6. Like Bob Dylan everyone should write what sounds good and feels good to them. If not it comes across as artificial anyway. Besides 99.9% of what I write is for me and probably will never make it past my living room walls but if I love it that’s all that matters.

  7. Wawooo!!nice advice and a trick. I’ve been using bridges for every song of mine but now I get to know the real reason why it’s needed or not

  8. Yes Clay, I have written a lot of “bridges to nowhere”. Good information in your blog and recent comments as well. Thanks guys

  9. A Bridge, like the other Structural Components, Introductory Movement, Verse, Chorus, Coda (final Musical Movement), serves a ‘function’.

    The function of a Bridge is to break the Repetition of Verse/Chorus, Verse/Chorus. Having repeated the Melody of the Verse twice, and the Melody of the Chorus, twice, a Song runs the risk of losing listeners’ attention. A third repeat might bore them, letting them drift off to their own thoughts instead of listening to your Song.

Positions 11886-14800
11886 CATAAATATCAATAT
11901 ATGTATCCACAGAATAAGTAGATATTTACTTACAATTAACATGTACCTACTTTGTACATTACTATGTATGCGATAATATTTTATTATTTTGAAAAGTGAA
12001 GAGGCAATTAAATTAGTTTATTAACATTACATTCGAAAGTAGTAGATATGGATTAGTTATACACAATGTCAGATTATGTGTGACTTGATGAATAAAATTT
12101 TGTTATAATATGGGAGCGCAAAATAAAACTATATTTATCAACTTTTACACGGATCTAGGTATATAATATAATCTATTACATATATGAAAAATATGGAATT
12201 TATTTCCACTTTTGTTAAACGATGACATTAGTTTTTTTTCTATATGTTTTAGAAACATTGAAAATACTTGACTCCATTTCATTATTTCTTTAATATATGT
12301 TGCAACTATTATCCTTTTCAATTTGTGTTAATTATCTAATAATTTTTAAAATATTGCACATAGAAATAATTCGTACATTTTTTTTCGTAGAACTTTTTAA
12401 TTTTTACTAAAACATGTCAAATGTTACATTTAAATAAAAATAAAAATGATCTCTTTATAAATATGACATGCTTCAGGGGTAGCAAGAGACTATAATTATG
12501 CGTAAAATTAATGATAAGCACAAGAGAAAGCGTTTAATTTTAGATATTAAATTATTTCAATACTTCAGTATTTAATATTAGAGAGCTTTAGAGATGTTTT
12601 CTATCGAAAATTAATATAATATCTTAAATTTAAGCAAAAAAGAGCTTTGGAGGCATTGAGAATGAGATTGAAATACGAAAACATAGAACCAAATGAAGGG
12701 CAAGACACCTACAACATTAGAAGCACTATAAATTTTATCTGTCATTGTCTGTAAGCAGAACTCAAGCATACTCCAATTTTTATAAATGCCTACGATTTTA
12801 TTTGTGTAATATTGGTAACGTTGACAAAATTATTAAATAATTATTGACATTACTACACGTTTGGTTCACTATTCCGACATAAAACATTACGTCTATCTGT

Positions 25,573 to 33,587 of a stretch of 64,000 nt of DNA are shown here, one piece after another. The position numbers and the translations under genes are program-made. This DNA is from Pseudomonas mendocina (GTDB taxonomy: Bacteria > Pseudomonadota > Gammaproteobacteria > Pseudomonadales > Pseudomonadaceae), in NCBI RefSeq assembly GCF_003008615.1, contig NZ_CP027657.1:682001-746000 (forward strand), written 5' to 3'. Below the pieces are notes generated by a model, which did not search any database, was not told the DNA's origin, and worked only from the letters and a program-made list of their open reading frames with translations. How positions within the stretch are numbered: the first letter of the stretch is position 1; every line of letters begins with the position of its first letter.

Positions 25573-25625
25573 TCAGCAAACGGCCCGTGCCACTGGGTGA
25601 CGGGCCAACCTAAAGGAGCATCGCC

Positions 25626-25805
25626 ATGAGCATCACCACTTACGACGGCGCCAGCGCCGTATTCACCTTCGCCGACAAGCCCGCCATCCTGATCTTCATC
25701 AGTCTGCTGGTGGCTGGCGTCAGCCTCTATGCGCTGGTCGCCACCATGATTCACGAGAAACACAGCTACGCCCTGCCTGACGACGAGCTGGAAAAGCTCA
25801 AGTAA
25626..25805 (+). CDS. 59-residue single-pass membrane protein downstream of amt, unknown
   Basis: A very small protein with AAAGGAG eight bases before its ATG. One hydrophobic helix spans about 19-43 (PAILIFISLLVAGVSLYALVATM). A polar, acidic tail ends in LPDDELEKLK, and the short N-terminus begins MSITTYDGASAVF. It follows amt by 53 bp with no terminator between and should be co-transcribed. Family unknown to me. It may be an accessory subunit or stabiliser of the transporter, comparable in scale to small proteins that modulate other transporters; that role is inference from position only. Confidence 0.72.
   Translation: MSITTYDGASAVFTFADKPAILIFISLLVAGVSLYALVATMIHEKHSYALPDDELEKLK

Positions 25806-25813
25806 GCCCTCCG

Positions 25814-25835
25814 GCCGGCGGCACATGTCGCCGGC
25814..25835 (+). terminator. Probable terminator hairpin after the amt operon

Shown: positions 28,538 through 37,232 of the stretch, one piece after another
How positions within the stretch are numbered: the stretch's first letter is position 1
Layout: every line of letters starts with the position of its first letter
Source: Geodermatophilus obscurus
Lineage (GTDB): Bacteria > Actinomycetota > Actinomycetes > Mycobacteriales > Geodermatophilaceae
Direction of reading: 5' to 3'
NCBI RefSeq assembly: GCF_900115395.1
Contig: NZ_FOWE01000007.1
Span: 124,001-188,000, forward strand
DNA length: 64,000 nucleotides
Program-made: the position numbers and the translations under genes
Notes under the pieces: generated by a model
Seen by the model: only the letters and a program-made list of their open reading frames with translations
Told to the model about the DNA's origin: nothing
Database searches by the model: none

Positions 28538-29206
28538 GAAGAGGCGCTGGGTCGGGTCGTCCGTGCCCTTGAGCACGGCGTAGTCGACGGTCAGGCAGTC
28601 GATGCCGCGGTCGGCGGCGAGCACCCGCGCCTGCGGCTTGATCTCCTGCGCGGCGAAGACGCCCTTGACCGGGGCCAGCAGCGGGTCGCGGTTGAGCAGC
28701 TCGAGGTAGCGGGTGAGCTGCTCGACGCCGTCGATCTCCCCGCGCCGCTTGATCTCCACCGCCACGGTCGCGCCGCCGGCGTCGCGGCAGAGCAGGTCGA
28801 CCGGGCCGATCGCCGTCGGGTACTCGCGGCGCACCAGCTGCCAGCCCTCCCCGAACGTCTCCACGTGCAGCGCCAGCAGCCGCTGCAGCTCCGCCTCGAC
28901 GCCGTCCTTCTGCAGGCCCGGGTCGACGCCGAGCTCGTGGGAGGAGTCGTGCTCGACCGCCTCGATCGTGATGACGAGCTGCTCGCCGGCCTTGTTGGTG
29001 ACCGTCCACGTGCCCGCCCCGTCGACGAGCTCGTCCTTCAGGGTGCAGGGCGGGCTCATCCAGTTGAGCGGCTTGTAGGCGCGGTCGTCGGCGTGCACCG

It is a Songwriter’s judgment as to how much Repetition is ‘enough’ or ‘not enough’, and how much is ‘too much’. It has to be balanced against how much Change is ‘enough’, and how much is ‘too much’.

    Too much Change means the Song meanders without ‘enough’ Repetition to supply Structure the listener can relate to. They don’t recognize a repeat of Melody and cadence as a repeat of the Verse. The ear ‘welcomes back’ the repeat of the Verse Melody they ‘learned’ when they heard it the first time. It helps them pay attention to the ongoing story of the Lyric. They ‘welcome back’ the repeat of the Chorus, recognizing it from having heard it the first time.

    Now, depending on how those Verse/Chorus, Verse/Chorus repeats have worked, the listener will either ‘welcome’ back a third repeat, or, possibly, drift off to their own thoughts, and only realize they’re not listening to your Song because it bored them with ‘too much’ Repetition, when they realize the Song is over. If you’ve never noticed yourself having that realization while listening to the radio you probably will now. If it ‘hooked’ you at all, you became ‘unhooked’ at some point, for some reason.